Quality concerns flare up as EU wheat harvest gathers pace
* Low protein levels along France’s Atlantic coast
* Extreme heat may reduce quality of German harvest
* Italian crop hit by torrential storms, heatwave
* Output to rise in Spain, drop in Britain
By Nigel Hunt
LONDON, July 31 (Reuters) – Worries about the quality of
this year’s western European wheat crop are emerging, as harvest
activity moves to a key growing belt in top producer France and
gets underway in Germany.
Grain experts are painting a mixed picture of projections
with French production expected to at least match last year and
larger harvests anticipated in Germany and Spain.
However, Britain’s crop is set to be the weakest in more
than a decade, while Italian output is also seen declining.
Local reports from earlier harvested zones along France’s
Atlantic coast pointed to some protein levels below 11 percent,
which is often a minimum level for milling wheat exports.
“This year it’s the protein content that appears to be the
issue,” Pierre-Antoine Allard of consultancy Agritel said. “The
question is whether the northern third of France is going to get
Violent storms in the past week had also raised concerns
about crop damage and worsening quality for wheat yet to be cut,
although analysts said rain may also have benefited some plants
that matured very quickly during an early July hot spell.
Agritel projects a 2013 French harvest of 35.6 million
tonnes, unchanged from last season, while analysts Strategie
Grains sees a slightly higher 36.65 million. The farm ministry
and farm office FranceAgriMer each forecast 35.9 million tonnes.
In the EU’s second largest producer Germany, sunshine and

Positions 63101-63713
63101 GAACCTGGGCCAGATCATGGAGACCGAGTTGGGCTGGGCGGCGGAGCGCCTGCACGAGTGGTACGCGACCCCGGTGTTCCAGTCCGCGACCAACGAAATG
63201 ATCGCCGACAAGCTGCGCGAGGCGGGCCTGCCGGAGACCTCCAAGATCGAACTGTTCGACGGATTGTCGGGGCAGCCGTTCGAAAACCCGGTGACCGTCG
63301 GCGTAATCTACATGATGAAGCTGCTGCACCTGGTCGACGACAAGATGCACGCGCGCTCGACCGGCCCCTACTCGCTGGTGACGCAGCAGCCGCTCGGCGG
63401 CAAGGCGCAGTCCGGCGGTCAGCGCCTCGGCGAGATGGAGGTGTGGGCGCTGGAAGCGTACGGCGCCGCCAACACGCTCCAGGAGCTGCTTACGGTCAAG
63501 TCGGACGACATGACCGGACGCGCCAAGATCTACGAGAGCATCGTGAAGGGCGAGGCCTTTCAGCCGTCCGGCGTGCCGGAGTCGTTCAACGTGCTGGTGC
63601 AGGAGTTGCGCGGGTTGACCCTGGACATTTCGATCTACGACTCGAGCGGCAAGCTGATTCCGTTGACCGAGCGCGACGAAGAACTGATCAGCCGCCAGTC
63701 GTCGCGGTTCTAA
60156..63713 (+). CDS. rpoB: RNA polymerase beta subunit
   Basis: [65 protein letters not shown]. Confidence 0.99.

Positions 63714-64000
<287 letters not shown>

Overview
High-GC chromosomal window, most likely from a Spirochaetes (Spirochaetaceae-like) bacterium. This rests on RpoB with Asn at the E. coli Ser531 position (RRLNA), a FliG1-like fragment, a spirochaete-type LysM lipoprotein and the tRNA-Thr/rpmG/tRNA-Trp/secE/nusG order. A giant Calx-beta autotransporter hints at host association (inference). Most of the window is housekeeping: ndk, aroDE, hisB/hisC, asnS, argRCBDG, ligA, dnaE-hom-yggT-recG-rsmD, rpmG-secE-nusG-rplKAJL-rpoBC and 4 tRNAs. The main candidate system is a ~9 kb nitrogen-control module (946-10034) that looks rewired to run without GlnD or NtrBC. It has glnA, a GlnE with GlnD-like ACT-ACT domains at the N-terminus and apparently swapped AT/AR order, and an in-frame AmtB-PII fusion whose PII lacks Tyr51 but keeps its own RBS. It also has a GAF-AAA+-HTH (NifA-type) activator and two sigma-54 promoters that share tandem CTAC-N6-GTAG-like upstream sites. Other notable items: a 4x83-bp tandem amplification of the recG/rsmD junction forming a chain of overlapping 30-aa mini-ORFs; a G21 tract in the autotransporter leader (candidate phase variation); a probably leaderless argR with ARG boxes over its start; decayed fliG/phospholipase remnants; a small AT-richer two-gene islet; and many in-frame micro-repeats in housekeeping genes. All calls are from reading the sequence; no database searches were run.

high temperatures may have pushed some wheat to ripeness faster
than expected, creating concerns about quality. But overall
volumes are expected to be larger than last year.
There has been some early wheat cutting but a more
widespread start to harvesting is expected over the weekend, one
“Basically the overall picture remains good but there is
regional concern about crop quality following very high
temperatures over the weekend and in the last week. It is still
not clear what the impact of the very hot weather was, but I
think it should not be over-dramatised.”
Germany sweltered under sunshine and temperatures of over 30
degrees Celsius in many regions over the weekend. These have now
dropped to just over 20 degrees but are forecast to rise again
to around 30 from Thursday to Friday.
Germany will harvest 24.24 million tonnes of wheat in 2013,
up from the 22.33 million tonnes harvested in 2012, grain trader
Toepfer International forecast earlier this month.
In Britain, the harvest is not expected to get underway
until next week with production seen down sharply. The planting
of crops last autumn was wrecked by wet weather.
The harvest area is expected to drop 19 percent this year to
1.61 million hectares, the Home-Grown Cereals Authority said
last week, issuing results of a planting survey. [ID:nL6N0FS1JD]
“We’re looking at about 11.7 (million tonnes) based on the
(lower) area and yields slightly down on an average year,”
analyst Leo von Kameke of ODA UK said, adding the quality of the
crop had yet to be determined.
Italy, a major grain importer in Europe, has been plagued by
a heatwave and torrential storms, which are likely to affect
this year’s production.
“It’s difficult to quantify the weather’s impact on harvests
at this point, but there will definitely be losses in production
compared to forecasts given by the ministry,” said Rolando
Manfredini, a crop analyst at Coldiretti.
“The north of the country was most hit, although the centre
has also been impacted, but at a much lower scale.”
The agriculture ministry has forecast output of soft wheat
this year at 2.999 million tonnes, down from 3.41 million tonnes
the previous year, while durum wheat, used in making pasta, was
estimated at 3.71 million tonnes, down from 4.18 million.
Spanish farmers’ association COAG estimates this year’s
wheat crop at 8 million tonnes, with 7 million tonnes of soft
wheat and 1 million of durum.
Last year’s wheat crop was 5.1 million, according to the
International Grains Council.
“In general, this year’s harvest is looking good and the
qualities are good, especially when compared with last year,”
COAG crop specialist Laura Piedra said.
“We’ve had a weekend of hail a few weeks ago, which has
affected some cultivations in the north of the country, but
farmers said only small parts of their crops had been hit, so we
don’t expect the damage to be big.”